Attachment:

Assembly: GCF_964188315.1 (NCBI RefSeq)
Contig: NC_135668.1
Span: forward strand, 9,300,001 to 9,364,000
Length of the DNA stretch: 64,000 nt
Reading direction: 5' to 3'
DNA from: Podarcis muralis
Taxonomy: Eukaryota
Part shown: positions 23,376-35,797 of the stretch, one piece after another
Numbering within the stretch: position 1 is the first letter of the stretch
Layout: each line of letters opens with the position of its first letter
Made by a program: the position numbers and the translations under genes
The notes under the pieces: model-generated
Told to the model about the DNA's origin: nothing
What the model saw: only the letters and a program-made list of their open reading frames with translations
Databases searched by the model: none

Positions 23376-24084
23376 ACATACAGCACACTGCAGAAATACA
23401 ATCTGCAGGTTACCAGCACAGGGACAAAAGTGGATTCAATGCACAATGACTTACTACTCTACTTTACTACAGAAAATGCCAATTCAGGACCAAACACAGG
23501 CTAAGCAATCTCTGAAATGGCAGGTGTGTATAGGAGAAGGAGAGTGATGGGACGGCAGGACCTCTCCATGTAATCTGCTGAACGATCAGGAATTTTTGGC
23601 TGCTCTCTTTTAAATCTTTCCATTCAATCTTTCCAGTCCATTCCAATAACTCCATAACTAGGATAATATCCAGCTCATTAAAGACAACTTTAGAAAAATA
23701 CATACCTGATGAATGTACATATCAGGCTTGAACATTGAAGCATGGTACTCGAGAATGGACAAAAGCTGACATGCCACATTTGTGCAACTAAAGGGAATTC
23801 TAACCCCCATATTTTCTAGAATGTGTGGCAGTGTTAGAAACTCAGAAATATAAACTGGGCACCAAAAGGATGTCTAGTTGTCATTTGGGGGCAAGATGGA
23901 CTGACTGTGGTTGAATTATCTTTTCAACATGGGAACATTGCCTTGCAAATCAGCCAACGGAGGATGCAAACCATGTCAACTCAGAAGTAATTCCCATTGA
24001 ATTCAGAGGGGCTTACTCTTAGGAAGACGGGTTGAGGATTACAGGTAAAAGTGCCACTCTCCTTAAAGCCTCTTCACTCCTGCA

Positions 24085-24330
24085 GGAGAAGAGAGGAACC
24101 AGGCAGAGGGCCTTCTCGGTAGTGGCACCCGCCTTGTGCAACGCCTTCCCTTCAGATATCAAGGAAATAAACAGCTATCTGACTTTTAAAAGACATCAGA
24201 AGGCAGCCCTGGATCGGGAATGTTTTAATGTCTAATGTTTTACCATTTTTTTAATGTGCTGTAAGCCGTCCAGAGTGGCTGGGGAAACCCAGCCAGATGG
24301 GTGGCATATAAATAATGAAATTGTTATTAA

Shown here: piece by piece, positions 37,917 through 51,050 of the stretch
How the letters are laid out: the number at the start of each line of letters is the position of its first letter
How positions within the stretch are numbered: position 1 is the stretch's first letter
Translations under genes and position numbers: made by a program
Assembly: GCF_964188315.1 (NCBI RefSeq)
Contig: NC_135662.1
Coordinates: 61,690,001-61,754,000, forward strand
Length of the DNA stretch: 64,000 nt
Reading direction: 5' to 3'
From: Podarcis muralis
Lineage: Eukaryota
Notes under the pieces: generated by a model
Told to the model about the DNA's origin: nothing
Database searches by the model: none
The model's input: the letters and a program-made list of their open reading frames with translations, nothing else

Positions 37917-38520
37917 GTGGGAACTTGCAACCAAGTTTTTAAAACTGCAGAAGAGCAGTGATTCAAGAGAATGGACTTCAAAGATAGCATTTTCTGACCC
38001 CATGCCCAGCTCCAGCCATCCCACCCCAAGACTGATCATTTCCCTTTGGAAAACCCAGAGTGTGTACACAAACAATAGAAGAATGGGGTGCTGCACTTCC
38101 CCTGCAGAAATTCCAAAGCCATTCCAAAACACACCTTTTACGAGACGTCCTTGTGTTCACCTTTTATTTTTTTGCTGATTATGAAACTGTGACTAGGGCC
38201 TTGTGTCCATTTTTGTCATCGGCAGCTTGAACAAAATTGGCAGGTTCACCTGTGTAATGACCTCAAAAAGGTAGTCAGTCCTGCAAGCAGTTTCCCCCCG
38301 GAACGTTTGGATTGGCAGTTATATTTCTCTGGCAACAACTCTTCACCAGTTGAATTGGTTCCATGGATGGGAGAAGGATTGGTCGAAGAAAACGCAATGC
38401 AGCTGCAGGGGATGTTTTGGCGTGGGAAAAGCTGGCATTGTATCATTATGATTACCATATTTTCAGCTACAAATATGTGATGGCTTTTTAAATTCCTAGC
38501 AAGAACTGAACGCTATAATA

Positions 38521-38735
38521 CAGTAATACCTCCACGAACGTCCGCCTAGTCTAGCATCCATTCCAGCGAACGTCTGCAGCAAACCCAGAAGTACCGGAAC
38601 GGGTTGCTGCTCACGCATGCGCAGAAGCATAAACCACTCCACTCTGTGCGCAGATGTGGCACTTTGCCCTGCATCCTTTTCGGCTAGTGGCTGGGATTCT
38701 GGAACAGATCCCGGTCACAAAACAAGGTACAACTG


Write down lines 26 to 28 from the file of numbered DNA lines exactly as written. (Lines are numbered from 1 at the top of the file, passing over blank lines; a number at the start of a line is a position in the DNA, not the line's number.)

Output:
24085 GGAGAAGAGAGGAACC
24101 AGGCAGAGGGCCTTCTCGGTAGTGGCACCCGCCTTGTGCAACGCCTTCCCTTCAGATATCAAGGAAATAAACAGCTATCTGACTTTTAAAAGACATCAGA
24201 AGGCAGCCCTGGATCGGGAATGTTTTAATGTCTAATGTTTTACCATTTTTTTAATGTGCTGTAAGCCGTCCAGAGTGGCTGGGGAAACCCAGCCAGATGG